Press releases and stories
What makes a good press release?
In general, a press release should quickly hit the high points of the story, event or discovery and note why it matters.
Some general tips:
- Keep it to one page.
- Lead with the news. Don’t be cute; get right to the point. Answer the question, “Why should they care about this?”
- Put your most important facts at the start.
- Remember to cover the “who, what, where, when, why and how.”
- Keep it conversational. Would the average person — like an assignment editor — clearly understand the release and its terms and language? This isn’t the place for industry jargon.
- Have an easy and obvious way for people to reach out with questions.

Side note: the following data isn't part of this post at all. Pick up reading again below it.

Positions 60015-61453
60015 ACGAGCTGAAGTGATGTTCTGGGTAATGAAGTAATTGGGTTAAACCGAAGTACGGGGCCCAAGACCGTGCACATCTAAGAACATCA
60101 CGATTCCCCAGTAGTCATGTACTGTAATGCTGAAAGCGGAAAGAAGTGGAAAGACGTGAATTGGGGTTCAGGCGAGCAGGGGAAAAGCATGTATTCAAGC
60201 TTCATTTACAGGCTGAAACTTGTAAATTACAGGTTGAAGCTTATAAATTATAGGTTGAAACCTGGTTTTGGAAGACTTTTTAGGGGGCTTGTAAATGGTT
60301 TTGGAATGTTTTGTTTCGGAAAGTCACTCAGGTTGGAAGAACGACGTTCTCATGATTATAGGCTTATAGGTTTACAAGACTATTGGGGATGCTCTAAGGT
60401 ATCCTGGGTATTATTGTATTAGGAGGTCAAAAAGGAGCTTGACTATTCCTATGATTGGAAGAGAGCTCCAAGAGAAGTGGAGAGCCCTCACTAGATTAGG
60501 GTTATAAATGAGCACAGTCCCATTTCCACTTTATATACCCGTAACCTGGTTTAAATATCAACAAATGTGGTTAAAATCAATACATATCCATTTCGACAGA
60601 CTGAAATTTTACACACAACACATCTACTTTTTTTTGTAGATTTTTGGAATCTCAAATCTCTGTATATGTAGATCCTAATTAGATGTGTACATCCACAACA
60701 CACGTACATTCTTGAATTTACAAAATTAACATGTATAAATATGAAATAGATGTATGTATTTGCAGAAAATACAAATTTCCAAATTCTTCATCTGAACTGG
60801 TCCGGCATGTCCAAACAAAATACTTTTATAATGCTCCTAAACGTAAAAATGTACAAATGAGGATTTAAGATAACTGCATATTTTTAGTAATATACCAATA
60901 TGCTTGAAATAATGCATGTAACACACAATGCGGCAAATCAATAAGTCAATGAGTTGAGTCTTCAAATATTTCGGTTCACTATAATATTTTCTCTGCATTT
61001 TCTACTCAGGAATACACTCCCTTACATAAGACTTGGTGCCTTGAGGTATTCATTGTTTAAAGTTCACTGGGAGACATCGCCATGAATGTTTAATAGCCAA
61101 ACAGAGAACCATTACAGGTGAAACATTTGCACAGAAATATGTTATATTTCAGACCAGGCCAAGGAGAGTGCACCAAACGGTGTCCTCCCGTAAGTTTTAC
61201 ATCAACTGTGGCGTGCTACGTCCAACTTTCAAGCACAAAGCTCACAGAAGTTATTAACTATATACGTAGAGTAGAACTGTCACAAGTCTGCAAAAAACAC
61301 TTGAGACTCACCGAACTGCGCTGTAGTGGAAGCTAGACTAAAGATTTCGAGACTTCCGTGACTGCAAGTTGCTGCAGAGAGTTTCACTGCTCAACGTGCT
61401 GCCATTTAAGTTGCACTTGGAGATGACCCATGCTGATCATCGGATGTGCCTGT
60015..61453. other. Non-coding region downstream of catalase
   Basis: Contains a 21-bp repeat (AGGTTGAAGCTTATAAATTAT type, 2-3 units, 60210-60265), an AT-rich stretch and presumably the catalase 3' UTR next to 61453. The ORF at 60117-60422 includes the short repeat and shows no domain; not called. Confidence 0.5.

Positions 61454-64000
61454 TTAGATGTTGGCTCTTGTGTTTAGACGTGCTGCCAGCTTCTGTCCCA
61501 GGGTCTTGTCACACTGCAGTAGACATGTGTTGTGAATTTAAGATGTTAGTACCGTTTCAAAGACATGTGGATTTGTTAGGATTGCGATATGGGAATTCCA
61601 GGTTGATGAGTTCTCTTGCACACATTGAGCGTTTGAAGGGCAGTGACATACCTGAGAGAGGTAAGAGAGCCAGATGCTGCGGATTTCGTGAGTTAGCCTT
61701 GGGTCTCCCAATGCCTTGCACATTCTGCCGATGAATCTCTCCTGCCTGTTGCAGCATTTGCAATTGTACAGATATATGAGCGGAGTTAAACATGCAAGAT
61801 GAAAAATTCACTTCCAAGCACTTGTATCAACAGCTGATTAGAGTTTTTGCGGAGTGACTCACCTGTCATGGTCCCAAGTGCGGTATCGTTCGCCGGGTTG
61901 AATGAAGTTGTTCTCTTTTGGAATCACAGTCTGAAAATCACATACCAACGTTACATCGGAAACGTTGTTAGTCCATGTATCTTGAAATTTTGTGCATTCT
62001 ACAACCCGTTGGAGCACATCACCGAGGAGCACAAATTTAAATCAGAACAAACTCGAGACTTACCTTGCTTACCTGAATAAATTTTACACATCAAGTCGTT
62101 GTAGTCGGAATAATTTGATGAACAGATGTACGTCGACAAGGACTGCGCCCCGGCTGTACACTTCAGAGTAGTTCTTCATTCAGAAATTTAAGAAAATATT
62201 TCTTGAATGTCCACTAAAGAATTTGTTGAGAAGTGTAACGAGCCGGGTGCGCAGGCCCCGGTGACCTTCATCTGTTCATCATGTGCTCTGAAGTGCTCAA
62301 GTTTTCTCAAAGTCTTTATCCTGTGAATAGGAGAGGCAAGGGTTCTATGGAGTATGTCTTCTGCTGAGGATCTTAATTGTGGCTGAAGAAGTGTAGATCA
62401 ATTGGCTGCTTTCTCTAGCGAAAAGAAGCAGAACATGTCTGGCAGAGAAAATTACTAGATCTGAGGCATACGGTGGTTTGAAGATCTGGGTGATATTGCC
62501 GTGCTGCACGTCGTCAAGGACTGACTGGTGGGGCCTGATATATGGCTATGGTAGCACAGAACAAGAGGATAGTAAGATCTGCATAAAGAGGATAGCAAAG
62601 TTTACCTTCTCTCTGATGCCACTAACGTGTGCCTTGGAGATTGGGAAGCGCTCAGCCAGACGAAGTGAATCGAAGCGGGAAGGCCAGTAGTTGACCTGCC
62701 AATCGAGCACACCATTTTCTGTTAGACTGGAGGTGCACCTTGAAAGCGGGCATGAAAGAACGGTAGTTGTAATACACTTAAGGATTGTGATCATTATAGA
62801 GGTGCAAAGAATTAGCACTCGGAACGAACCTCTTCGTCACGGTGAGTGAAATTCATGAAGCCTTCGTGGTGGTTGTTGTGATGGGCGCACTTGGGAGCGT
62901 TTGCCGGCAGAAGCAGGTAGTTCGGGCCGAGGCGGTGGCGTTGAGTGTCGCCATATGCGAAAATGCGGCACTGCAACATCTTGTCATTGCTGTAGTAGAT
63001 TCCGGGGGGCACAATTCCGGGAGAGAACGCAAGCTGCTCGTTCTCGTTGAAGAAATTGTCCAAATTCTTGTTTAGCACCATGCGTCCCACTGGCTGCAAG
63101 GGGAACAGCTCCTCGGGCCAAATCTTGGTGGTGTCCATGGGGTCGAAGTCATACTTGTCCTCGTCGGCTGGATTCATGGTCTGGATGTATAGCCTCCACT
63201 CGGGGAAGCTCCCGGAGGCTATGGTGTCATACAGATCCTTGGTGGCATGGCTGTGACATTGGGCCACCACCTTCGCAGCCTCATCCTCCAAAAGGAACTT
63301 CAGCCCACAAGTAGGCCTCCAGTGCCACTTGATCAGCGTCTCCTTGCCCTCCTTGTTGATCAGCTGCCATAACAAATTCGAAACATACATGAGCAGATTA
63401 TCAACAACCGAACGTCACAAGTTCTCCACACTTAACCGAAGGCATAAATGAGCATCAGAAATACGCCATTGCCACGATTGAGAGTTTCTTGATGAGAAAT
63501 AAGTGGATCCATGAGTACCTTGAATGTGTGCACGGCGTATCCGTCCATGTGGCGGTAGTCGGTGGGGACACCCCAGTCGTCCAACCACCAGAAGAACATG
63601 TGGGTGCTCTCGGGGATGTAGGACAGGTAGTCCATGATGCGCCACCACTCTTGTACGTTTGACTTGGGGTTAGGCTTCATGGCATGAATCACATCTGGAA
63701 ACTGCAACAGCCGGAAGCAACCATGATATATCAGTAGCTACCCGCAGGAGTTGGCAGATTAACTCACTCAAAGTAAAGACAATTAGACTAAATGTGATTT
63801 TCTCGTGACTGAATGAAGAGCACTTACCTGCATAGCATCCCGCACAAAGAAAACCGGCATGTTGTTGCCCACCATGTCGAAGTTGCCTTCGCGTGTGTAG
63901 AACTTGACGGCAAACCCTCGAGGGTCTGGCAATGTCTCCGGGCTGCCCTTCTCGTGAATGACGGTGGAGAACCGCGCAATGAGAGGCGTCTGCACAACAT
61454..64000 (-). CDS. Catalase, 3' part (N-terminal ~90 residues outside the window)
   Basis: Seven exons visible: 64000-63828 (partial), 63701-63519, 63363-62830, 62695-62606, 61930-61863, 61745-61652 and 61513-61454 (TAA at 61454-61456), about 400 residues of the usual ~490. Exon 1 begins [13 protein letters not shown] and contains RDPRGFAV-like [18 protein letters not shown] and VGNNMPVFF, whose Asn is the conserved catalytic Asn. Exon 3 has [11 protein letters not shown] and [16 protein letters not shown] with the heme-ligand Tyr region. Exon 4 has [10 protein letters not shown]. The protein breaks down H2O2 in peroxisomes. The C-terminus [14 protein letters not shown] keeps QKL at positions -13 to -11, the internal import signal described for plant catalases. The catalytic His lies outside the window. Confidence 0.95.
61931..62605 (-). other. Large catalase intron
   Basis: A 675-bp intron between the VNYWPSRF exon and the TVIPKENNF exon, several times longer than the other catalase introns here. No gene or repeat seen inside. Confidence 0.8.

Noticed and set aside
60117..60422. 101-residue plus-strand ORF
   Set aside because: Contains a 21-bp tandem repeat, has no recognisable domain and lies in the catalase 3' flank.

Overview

- Have a simple one- or two-line main headline.
- Have a one-line subhead.
- Use AP style. It matters when pitching the media.
- If you’re sending this to TV, think visually. What will they “see”?
- Embed links to related websites, photos, videos and other assets.
- Have someone not directly involved with the event, project or research read over the release and see if they “get it.”
- Don’t oversell it. That’s the quickest way to lose the story and hurt your pitching credibility.
How do I pitch a story for the ASU News reporters to write?
Email ASU News with the relevant details of the potential story and give plenty of lead time. The ASU News team cannot take on all pitches, as the reporters are juggling multiple assignments at any given time.
If you’re working on a story (along with an estimated date) please loop in the ASU news team as early as possible to help them plan for the story in their editorial calendar and ensure that you and another writer aren’t working on the same thing.